News Releases

Two more Lander students chosen for Washington, D.C., Semester internship

May 01, 2012

 John McKenzie

John McKenzie

 Emily Knott

Emily Knott

Lander University has extended its perfect record for placing students in the Washington, D.C. Semester Internship Program of the University of South Carolina Honors College. Another two Lander students have been accepted, bringing to seven the number who have applied and been selected.

The latest admitted into the program are history major Emily Knott, of Boiling Springs, and John McKenzie, of Simpsonville, who is majoring in political science. They will spend the fall 2012 semester in Washington working on Capitol Hill or at other government-related assignments.

To qualify, students must meet certain academic requirements and submit to a rigorous application process that includes a written essay and an interview by members of the Honors College selection committee.

Knott is Lander's first female student and the first non-political science major to apply. She was attracted to the program by her strong interest in history and the historical nature of the nation's capital. As for why she decided to major in history, she said, "I like learning about the past." She's hoping for an assignment at the Smithsonian Institution or one of its affiliates.

A member of Lander's Honors International Program, Knott spent a semester at the University of Winchester in England as part of Lander's Study Abroad program. In May, she will be among a contingent of Lander students and faculty headed for Thailand for a summer camp to teach conversational English to Thai college students.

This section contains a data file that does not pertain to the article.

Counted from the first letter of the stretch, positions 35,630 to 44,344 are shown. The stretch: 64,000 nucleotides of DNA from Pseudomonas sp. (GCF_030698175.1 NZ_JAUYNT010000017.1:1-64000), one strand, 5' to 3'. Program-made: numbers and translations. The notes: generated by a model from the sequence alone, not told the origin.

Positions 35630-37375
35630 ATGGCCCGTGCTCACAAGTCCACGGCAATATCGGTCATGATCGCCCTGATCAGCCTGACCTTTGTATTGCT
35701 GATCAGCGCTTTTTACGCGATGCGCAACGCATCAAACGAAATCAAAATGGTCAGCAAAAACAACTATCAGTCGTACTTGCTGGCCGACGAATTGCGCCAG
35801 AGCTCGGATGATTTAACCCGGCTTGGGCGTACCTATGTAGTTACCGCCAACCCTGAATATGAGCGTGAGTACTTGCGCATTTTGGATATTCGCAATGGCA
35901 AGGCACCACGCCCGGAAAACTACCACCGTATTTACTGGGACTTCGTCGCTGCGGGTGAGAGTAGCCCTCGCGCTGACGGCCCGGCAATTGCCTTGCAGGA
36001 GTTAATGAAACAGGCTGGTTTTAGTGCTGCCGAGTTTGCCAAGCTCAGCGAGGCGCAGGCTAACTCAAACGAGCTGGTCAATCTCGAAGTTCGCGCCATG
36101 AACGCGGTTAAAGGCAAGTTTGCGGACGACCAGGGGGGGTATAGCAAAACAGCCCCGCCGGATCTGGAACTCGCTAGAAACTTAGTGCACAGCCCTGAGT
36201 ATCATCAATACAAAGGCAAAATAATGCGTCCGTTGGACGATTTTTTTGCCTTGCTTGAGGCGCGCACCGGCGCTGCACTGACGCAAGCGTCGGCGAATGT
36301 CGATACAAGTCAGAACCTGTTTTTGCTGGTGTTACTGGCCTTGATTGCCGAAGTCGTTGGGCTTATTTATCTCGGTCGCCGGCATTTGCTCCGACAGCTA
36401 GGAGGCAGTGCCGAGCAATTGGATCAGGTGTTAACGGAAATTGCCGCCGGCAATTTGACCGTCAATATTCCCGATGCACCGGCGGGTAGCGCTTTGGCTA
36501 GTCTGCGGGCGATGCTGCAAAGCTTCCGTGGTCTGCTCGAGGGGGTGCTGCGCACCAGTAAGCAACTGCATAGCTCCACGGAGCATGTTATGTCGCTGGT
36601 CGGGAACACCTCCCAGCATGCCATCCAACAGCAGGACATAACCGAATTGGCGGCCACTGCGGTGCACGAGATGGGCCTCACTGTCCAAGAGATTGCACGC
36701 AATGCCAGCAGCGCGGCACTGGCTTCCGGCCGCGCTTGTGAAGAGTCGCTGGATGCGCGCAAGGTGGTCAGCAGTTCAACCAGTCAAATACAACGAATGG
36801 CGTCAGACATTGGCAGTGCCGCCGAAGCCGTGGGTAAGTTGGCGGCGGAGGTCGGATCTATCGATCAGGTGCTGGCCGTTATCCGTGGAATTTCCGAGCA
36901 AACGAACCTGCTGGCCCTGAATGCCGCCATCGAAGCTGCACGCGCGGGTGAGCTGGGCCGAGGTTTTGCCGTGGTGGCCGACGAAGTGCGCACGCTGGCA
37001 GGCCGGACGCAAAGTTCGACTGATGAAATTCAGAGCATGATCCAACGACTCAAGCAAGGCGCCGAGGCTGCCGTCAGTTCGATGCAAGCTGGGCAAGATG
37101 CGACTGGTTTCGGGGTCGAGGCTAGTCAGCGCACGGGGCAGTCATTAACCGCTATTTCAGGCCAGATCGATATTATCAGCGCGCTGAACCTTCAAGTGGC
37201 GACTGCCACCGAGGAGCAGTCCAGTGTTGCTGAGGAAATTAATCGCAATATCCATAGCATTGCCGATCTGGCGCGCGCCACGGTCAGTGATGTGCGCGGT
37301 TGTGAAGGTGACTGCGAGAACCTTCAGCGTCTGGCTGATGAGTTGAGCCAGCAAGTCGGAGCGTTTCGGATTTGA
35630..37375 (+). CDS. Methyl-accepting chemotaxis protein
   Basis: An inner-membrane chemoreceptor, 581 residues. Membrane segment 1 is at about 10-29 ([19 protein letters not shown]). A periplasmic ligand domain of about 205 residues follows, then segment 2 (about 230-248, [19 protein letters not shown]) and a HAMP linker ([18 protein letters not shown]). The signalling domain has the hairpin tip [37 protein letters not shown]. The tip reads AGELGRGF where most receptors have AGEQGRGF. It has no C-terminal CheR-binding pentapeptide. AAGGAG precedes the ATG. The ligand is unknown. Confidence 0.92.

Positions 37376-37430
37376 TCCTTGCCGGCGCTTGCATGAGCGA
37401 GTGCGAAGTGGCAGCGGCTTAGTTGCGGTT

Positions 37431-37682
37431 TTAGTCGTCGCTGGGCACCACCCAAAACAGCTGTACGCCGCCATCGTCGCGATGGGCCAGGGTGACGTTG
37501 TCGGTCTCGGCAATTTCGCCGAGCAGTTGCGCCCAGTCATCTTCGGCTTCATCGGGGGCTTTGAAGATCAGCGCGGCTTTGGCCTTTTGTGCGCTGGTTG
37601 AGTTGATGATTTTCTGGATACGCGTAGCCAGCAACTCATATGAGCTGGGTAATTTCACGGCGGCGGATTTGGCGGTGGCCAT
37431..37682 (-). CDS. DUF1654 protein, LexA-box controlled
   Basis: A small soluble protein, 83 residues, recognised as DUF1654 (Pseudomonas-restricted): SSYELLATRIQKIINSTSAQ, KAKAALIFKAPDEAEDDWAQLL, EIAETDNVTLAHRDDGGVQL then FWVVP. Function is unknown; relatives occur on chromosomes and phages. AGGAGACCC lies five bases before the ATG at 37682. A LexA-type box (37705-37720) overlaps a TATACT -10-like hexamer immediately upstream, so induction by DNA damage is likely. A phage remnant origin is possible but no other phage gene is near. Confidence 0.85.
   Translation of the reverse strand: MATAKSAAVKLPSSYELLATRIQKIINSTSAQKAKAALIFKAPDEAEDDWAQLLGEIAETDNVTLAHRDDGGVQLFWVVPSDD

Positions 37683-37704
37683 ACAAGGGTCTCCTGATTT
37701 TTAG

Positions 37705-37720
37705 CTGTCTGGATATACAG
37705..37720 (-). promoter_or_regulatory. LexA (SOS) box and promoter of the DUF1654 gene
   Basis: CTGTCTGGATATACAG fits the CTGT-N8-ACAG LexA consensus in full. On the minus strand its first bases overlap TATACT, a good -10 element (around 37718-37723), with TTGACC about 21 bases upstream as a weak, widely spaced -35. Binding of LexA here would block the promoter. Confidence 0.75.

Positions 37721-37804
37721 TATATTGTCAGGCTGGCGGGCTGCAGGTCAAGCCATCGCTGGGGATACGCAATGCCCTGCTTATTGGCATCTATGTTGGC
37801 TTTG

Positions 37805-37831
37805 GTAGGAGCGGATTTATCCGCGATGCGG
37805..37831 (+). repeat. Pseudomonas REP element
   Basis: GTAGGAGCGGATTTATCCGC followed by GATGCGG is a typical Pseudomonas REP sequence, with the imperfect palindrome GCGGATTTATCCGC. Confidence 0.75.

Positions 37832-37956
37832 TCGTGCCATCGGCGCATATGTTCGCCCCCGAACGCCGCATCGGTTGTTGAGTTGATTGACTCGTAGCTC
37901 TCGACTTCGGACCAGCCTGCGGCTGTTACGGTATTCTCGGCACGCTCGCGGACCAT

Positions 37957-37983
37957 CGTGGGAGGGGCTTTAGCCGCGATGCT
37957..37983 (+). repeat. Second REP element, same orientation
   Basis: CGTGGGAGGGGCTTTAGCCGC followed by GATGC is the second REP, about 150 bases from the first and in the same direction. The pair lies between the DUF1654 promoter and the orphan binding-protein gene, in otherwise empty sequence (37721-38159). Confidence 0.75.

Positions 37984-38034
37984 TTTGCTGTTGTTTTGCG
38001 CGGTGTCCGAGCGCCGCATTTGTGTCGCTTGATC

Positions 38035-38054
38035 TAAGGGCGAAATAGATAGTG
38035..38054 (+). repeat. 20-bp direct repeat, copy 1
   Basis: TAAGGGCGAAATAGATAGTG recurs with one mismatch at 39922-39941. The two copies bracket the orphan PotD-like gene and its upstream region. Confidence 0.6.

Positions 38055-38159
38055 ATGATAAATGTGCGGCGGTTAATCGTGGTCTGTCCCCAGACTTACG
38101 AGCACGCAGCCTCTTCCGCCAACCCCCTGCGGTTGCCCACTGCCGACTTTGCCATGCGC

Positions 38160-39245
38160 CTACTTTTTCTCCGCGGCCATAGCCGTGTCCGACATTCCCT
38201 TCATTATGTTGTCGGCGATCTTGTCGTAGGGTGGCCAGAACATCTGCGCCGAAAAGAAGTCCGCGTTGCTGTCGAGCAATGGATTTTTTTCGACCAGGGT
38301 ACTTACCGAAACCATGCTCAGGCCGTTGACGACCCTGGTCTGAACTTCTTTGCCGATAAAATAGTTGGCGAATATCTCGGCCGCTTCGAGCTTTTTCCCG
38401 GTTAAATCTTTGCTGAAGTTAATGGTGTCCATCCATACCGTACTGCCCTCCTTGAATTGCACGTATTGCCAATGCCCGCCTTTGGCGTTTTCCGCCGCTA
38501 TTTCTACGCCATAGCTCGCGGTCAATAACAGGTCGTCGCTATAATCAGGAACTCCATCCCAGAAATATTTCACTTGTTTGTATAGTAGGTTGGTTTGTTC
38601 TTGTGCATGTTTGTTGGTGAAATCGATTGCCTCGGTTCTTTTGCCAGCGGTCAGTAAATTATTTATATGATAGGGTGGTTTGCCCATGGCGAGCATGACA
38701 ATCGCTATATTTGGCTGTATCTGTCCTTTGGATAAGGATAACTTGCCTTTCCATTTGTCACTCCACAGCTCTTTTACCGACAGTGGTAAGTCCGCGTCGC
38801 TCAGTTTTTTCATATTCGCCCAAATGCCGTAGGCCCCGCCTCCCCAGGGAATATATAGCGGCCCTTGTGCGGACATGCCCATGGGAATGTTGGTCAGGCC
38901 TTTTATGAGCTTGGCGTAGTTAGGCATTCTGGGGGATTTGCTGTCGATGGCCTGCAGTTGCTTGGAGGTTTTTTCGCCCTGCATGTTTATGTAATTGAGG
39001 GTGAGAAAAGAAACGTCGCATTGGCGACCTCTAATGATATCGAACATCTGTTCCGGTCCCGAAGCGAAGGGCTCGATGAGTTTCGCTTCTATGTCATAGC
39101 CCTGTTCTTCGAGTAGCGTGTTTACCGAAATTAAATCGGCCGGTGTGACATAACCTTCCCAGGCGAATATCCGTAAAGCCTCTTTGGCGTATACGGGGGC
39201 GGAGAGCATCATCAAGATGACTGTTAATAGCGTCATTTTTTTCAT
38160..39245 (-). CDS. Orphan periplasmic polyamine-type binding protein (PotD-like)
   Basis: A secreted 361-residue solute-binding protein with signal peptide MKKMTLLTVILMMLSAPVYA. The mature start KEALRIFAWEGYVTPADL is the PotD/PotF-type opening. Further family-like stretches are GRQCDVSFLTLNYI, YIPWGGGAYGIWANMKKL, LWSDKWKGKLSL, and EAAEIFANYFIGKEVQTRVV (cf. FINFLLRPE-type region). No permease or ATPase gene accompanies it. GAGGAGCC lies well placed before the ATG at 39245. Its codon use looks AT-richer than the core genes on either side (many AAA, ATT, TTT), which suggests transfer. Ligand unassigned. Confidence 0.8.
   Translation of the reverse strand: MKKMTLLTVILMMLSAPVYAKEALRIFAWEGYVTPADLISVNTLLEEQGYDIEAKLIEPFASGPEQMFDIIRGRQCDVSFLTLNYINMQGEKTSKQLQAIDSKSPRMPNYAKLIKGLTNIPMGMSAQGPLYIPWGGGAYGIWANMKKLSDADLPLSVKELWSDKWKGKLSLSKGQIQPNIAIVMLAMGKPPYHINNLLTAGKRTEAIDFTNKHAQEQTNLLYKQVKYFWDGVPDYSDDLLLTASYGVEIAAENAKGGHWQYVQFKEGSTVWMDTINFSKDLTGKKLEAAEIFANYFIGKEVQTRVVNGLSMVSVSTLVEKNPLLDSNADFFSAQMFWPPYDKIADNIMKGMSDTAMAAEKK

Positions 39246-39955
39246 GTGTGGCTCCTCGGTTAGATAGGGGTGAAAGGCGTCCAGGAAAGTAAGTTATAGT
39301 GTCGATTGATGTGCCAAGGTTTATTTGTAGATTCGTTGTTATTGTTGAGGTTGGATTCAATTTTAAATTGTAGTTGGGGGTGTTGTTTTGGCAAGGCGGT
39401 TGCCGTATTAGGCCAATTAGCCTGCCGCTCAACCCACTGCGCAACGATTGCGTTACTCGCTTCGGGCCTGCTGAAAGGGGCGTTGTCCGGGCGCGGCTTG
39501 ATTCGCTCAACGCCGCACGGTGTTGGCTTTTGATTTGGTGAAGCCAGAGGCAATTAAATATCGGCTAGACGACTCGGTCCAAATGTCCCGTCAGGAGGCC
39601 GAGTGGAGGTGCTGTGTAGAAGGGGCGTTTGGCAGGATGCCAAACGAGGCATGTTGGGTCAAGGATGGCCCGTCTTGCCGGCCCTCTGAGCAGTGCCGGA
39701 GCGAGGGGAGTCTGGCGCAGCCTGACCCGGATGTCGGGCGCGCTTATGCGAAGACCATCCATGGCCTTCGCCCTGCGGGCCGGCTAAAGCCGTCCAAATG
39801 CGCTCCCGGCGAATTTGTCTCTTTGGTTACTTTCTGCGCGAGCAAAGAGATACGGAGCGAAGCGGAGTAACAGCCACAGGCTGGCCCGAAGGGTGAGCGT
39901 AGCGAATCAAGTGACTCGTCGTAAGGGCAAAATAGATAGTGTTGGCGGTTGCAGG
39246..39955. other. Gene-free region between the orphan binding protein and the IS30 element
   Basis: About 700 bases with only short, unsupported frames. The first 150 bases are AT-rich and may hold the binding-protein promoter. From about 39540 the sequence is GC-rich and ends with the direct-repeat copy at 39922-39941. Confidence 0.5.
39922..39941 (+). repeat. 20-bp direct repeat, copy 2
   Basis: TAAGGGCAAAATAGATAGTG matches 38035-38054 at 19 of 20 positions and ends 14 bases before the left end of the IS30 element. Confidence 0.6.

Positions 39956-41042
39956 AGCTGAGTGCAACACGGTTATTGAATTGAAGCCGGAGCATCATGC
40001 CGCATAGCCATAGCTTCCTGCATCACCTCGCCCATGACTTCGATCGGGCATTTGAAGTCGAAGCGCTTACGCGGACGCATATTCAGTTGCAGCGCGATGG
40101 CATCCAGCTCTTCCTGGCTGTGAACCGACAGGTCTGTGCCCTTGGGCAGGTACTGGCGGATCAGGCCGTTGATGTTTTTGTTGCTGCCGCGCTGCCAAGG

In addition to her studies, Knott is a tutor in Lander's Academic Success Center.

Knott said, after she graduates, she plans to get a master's degree and maybe a doctorate in public history and archiving.

John McKenzie said he applied for the Washington internship because of the prestige and responsibilities it offers. He is a sophomore and, after graduating from Lander, he wants to attend law school and specialize in corporate law.

McKenzie, who stands 6 feet 2 inches tall, is a soccer player who was home-schooled. In his senior year in high school, he played for two months on a team in Athlone, Ireland, his father's hometown, before an injury took him out of action.

His father, Aidan, is a former professional soccer player and chaplain for Major League Baseball's Milwaukee Brewers. Today, he is an evangelist who leads Reconciliation Ministries Inc. in Greenville. The younger McKenzie has accompanied his family on a four-month ministry trip to Australia, and he has spent time with a religious group in South Africa, where he worked in a soup kitchen and played soccer. He has also traveled in Germany and France.

A student worker in Lander's Information Technology Services department, McKenzie said he hopes that his Washington assignment will be in the office of a U.S. senator.

The internship, which is part of Lander's Honors International Program, is a paid position and, in addition to earning course credits, McKenzie and Knott will have front row seats to witness the workings of the federal government. Most interns spend a semester working in the office of a member of their state's congressional delegation. They also can sample cultural opportunities available in the nation's capital when they are not working or attending evening classes.

The five other Lander students accepted into the Washington Semester internship are: Jeremy Babb, of North Augusta; Andrew Willis, of Williston; Ty Grogan and Conner Lewis, of Greenwood; and Ryan McNulty, of Jacksonville, Fla.

Dr. Lucas McMillan, assistant professor of political science and president of the South Carolina Political Science Association, and Dr. John Moore, professor of philosophy and director of Honors International, play a major role in preparing Lander students for the Washington internship application process. They said they are excited that the diversity of students applying for the program has increased.